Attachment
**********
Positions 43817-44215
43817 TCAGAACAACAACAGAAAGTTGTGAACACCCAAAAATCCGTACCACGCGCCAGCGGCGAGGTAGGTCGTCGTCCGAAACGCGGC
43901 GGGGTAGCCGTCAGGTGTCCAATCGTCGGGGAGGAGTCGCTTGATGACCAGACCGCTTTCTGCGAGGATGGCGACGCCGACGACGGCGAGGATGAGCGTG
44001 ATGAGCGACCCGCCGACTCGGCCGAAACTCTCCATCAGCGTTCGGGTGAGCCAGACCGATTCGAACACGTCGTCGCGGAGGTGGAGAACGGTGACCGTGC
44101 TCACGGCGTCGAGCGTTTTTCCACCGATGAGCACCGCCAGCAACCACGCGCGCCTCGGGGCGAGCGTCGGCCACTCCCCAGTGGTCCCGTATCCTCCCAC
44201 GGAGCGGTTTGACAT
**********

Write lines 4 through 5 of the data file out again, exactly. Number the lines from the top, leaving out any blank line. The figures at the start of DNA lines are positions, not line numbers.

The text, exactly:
44001 ATGAGCGACCCGCCGACTCGGCCGAAACTCTCCATCAGCGTTCGGGTGAGCCAGACCGATTCGAACACGTCGTCGCGGAGGTGGAGAACGGTGACCGTGC
44101 TCACGGCGTCGAGCGTTTTTCCACCGATGAGCACCGCCAGCAACCACGCGCGCCTCGGGGCGAGCGTCGGCCACTCCCCAGTGGTCCCGTATCCTCCCAC